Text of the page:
Hagbarth was preparing for the noon ceremony, at which he measured the height of the sun with his seaman’s staff, and considered the results against a set of tables he was compiling. It was of little practical value. The answer might tell you—if Shef understood the theory—how far north or south you were, but all that meant in practice was that Hagbarth could say which spot on the Atlantic shore they were now level with. What would be more interesting would be to combine these results, one day, with a good map. Such information, Shef recognized, would have saved him and his companions much trouble during their long walk across the Keel of Norway from Atlantic shore to Jarnberaland.
Shef unrolled the map he had been given by his Arab hosts, one, he conceded, far better than any he had seen in his life before. They had watered the night before at Denia, a good protected harbor with smooth beaches either side for the shallow-draft ships to draw up on. There the commander of the local garrison had reported that the Christian warships, and in particular the feared Red Fleet of the Greeks, had made landings less than a hundred miles to the north within the last two weeks. They could, then, be just over the horizon at this moment.
At the thought, Shef raised his head and called to the lookout.
“Anything to see?”
“Nothing, lord. The admiral’s spread his awnings and stopped rowing, dropping behind us now. A few fishing boats out to sea. All of them got those funny three-corner sails. The skyline’s bare as a whore’s—”
A yell from Hagbarth cut short the lookout’s simile. For some reason Hagbarth had decided that the purity of their one female passenger had to be guarded from contamination. All the Vikings, Shef had noted, much as they might dislike her, were unable entirely to resist the awe they felt for the Ragnarsson blood.
Hagbarth sat down cross-legged on the deck next to Shef and the map, followed by Hund and Thorvin, who settled himself more deliberately on a canvas folding stool. Shef looked round for a moment, wondering who else might be invited to join the impromptu council. Brand was not aboard, had insisted on returning to his own ship, the Narwhal, built to replace the much-lamented Walrus. His excuse was that he felt impatient aboard the stately Fafnisbane, preferred the maneuverability of his own smaller ship. Shef suspected that he simply could not bear the presence of Svandis, for her father’s sake or her own. Skaldfinn was standing in plain sight by the rail. Why did he not come over? Shef realized that Skaldfinn had with him Suleiman the Jew, did not want to abandon him, was not sure that Suleiman would be welcome at a conference which he could, by now, very well understand.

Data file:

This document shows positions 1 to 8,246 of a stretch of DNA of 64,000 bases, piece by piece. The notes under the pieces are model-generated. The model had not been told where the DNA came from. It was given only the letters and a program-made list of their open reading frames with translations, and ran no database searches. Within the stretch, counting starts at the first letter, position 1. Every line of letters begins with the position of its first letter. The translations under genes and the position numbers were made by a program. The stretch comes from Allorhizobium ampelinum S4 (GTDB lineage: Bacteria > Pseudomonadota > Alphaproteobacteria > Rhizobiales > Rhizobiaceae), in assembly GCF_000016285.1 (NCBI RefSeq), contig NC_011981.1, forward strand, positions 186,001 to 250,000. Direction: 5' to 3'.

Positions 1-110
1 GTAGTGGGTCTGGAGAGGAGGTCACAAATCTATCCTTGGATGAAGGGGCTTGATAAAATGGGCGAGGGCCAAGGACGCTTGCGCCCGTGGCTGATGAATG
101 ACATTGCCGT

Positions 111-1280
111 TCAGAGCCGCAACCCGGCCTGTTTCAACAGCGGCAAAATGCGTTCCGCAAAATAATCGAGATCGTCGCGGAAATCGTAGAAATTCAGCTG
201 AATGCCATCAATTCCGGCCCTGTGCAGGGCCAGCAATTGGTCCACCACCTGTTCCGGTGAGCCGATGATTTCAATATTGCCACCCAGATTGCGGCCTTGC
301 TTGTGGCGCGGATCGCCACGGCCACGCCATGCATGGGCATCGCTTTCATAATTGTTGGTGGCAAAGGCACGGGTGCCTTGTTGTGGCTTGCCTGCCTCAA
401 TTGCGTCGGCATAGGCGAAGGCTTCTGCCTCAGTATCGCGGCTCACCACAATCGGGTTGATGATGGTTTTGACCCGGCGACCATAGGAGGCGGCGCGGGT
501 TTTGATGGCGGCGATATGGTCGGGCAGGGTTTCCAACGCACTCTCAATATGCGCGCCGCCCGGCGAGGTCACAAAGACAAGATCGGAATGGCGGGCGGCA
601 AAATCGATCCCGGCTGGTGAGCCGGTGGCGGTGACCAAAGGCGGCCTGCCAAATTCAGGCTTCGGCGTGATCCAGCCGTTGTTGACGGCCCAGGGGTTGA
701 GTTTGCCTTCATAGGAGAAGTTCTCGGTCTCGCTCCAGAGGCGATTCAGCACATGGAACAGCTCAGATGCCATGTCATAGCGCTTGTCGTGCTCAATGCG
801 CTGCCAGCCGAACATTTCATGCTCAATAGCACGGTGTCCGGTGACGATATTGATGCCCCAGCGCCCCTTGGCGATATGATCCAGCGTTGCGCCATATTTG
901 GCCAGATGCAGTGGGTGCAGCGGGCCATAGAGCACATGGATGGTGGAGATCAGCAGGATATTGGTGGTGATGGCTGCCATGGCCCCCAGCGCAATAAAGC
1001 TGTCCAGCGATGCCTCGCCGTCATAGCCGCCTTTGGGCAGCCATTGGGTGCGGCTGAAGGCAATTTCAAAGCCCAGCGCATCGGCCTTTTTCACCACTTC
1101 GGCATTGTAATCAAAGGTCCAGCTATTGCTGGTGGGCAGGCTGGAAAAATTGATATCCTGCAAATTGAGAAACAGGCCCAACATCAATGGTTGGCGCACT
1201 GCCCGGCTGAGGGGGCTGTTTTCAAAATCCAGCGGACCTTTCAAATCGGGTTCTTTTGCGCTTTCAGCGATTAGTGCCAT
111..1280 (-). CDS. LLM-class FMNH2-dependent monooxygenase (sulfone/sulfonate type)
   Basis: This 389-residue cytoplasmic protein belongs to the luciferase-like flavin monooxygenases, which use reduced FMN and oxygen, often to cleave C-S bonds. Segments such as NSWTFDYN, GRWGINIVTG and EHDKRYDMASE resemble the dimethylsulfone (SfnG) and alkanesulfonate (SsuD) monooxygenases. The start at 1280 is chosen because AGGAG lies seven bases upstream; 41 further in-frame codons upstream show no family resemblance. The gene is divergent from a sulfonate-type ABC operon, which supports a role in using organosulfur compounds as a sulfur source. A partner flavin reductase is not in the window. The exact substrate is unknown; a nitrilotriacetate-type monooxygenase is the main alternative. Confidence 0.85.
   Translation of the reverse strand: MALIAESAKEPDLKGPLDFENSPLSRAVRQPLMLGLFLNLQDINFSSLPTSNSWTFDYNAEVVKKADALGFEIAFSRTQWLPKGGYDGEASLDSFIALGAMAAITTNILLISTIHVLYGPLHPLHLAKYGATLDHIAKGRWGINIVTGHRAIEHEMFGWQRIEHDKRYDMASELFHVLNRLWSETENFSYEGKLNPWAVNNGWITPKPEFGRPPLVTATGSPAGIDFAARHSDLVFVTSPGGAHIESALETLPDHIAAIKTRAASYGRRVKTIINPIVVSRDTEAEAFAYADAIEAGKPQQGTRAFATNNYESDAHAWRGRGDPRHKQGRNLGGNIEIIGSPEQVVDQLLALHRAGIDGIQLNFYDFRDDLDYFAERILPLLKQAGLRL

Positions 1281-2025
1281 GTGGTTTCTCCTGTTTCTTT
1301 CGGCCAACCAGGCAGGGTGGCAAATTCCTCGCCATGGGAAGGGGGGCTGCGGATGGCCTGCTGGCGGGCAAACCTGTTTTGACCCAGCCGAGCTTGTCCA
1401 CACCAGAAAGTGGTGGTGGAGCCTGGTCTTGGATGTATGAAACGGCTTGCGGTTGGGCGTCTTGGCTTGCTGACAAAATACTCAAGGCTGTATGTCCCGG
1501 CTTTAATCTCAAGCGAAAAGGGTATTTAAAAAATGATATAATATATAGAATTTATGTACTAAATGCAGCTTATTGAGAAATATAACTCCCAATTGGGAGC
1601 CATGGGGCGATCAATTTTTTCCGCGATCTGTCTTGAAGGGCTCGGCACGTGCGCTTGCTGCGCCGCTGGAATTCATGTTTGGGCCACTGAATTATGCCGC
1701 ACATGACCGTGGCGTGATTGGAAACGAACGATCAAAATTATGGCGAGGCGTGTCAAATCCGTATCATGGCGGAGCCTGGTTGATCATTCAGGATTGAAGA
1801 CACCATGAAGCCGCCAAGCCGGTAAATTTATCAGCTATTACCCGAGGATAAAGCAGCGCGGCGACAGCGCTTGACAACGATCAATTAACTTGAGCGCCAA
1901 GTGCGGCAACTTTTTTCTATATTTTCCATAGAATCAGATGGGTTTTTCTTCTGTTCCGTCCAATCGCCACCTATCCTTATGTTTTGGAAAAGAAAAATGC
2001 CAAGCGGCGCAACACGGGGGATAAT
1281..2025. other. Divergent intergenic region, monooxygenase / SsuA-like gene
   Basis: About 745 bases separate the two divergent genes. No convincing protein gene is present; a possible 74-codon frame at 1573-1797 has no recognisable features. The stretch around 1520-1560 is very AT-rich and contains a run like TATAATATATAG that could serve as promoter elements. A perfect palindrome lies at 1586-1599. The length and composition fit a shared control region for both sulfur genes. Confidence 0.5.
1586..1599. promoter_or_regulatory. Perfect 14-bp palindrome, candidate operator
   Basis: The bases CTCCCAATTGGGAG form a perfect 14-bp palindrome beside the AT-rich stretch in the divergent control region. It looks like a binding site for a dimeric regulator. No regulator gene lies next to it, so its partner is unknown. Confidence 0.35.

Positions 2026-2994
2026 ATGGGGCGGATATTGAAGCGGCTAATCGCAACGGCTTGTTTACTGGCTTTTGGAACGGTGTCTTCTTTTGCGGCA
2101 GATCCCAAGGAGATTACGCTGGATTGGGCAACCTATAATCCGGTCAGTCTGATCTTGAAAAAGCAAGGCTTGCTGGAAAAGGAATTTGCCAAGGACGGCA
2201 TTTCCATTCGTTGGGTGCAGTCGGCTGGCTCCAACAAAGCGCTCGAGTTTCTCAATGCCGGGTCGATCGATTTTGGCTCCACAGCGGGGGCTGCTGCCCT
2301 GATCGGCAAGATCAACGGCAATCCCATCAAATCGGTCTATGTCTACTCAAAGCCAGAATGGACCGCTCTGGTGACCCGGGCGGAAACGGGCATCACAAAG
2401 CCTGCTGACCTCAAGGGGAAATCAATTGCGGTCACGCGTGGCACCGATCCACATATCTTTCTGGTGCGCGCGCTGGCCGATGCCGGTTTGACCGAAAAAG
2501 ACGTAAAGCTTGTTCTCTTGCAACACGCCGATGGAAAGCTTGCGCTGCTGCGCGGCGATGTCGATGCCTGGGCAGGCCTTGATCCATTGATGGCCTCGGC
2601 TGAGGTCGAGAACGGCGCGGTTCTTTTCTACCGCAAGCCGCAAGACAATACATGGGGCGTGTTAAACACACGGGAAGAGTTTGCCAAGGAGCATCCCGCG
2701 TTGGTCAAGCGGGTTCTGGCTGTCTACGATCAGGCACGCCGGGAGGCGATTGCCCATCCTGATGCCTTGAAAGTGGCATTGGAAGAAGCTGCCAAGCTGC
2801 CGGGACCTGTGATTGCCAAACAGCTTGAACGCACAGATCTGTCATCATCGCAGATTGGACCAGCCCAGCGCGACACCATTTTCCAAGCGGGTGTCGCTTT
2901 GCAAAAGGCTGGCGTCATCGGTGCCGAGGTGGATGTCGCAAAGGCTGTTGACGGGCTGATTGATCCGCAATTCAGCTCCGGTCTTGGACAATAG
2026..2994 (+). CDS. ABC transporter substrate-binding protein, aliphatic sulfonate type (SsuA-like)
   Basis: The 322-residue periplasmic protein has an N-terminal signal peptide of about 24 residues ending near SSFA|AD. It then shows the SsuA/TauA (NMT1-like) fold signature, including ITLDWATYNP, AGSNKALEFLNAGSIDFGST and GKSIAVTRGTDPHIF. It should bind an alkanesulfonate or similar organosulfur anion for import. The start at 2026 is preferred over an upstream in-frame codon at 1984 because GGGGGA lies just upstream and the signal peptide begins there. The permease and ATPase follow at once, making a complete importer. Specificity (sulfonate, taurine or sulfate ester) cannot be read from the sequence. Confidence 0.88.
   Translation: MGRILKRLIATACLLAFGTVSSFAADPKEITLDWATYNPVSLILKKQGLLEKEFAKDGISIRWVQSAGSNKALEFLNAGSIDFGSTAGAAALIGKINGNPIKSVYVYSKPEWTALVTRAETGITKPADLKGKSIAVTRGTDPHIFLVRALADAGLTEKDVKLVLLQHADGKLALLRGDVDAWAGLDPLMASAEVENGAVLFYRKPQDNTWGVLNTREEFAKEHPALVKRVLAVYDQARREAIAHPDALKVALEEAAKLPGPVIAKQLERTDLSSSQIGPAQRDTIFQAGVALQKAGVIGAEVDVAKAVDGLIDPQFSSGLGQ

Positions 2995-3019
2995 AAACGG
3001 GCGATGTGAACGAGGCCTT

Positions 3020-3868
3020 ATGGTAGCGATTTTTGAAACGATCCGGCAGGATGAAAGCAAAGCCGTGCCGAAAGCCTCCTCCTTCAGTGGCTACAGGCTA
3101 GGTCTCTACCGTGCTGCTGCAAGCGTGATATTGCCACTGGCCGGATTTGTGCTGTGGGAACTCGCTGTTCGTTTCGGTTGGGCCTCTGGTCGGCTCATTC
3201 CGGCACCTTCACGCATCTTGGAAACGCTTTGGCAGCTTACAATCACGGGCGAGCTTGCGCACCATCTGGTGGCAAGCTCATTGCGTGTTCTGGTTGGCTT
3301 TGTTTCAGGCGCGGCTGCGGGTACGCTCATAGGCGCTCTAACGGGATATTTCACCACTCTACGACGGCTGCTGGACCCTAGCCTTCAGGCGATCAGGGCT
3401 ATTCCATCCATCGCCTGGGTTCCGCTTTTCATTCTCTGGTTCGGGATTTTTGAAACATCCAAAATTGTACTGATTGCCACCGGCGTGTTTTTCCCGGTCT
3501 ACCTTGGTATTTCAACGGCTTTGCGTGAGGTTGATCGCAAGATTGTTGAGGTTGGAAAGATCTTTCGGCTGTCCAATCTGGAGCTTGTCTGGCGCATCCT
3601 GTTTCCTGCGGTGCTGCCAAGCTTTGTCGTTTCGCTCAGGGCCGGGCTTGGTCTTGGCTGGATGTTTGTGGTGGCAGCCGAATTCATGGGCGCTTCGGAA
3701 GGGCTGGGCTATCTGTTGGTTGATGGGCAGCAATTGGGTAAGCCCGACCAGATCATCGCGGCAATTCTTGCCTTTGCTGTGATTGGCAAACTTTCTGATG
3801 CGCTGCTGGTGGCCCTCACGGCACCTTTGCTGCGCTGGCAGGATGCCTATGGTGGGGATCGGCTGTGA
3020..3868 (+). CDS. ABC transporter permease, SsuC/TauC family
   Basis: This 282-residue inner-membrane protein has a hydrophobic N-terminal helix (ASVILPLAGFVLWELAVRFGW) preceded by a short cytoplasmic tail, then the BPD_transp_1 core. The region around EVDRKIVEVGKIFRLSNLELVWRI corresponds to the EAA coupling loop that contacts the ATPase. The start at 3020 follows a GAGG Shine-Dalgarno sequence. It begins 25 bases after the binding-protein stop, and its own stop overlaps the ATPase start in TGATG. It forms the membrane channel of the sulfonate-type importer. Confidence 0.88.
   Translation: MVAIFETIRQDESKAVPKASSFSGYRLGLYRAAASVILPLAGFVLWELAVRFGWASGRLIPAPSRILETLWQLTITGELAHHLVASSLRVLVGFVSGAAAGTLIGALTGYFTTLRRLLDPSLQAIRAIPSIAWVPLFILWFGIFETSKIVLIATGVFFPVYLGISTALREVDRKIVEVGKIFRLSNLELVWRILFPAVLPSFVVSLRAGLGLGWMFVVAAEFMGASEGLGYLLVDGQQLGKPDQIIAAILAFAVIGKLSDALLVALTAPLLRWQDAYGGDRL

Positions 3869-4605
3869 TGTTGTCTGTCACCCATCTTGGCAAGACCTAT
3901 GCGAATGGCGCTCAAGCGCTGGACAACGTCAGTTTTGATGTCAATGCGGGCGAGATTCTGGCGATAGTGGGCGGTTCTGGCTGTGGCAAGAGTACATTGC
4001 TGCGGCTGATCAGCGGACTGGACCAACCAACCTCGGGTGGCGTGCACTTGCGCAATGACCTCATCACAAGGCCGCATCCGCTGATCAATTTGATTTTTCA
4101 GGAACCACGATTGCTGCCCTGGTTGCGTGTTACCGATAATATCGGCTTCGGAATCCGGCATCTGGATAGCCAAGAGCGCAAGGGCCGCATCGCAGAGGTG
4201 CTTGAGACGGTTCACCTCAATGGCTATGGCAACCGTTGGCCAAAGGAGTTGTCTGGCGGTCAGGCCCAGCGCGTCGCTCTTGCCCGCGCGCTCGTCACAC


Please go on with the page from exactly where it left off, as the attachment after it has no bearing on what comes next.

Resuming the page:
The Jew was a strange, dignified, withdrawn figure. For weeks Shef had been unable to imagine him as anything but a machine for translating, yet learning a language from someone gives many insights. Shef had begun to think that, for all his professed loyalty to Abd er-Rahman and his Muslim masters, Suleiman was—not quite to be trusted? Capable of being won over? One thing that had emerged was that in the Muslim world, Jews paid taxes, and Christians, while Muslims did not. That was bound to be a source of discontent, if not disaffection. Shef waved to Skaldfinn, indicated that Suleiman was welcome to join them too.
“Well,” said Hagbarth. “Tell us again, lord, what’s the plan? We launch kites into the air, steal Greek fire from the Christians, and rain it down from the sky.”
Shef grinned. “Don’t tell Mu’atiyah. He’ll say his master thought of it first. All right. We’re about here.” He tapped the map with a grubby, nail-bitten finger. “The Christians can’t be far away, and all we hear says they’re coming for us just as we’re going for them. We should expect a straight head-on clash. So that’s what we won’t get. They know something we don’t know, we know something they don’t know.”
“So do the easy part,” said Hagbarth, youngest and most careless of the Way-priests. “Tell us what we know.”